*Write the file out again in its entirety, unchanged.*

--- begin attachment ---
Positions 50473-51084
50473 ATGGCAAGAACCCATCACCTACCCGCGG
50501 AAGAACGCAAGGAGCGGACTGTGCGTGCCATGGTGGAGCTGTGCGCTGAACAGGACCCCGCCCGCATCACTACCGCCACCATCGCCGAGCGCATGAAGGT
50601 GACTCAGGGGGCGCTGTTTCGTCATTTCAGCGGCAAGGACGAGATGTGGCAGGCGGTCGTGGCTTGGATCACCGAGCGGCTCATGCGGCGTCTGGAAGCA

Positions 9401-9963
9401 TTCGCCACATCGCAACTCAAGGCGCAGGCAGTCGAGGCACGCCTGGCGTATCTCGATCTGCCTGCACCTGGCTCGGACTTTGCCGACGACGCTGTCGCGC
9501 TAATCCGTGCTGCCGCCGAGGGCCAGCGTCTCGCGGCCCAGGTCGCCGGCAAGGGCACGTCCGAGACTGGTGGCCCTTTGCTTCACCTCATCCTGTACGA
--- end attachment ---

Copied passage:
Positions 50473-51084
50473 ATGGCAAGAACCCATCACCTACCCGCGG
50501 AAGAACGCAAGGAGCGGACTGTGCGTGCCATGGTGGAGCTGTGCGCTGAACAGGACCCCGCCCGCATCACTACCGCCACCATCGCCGAGCGCATGAAGGT
50601 GACTCAGGGGGCGCTGTTTCGTCATTTCAGCGGCAAGGACGAGATGTGGCAGGCGGTCGTGGCTTGGATCACCGAGCGGCTCATGCGGCGTCTGGAAGCA

Positions 9401-9963
9401 TTCGCCACATCGCAACTCAAGGCGCAGGCAGTCGAGGCACGCCTGGCGTATCTCGATCTGCCTGCACCTGGCTCGGACTTTGCCGACGACGCTGTCGCGC
9501 TAATCCGTGCTGCCGCCGAGGGCCAGCGTCTCGCGGCCCAGGTCGCCGGCAAGGGCACGTCCGAGACTGGTGGCCCTTTGCTTCACCTCATCCTGTACGA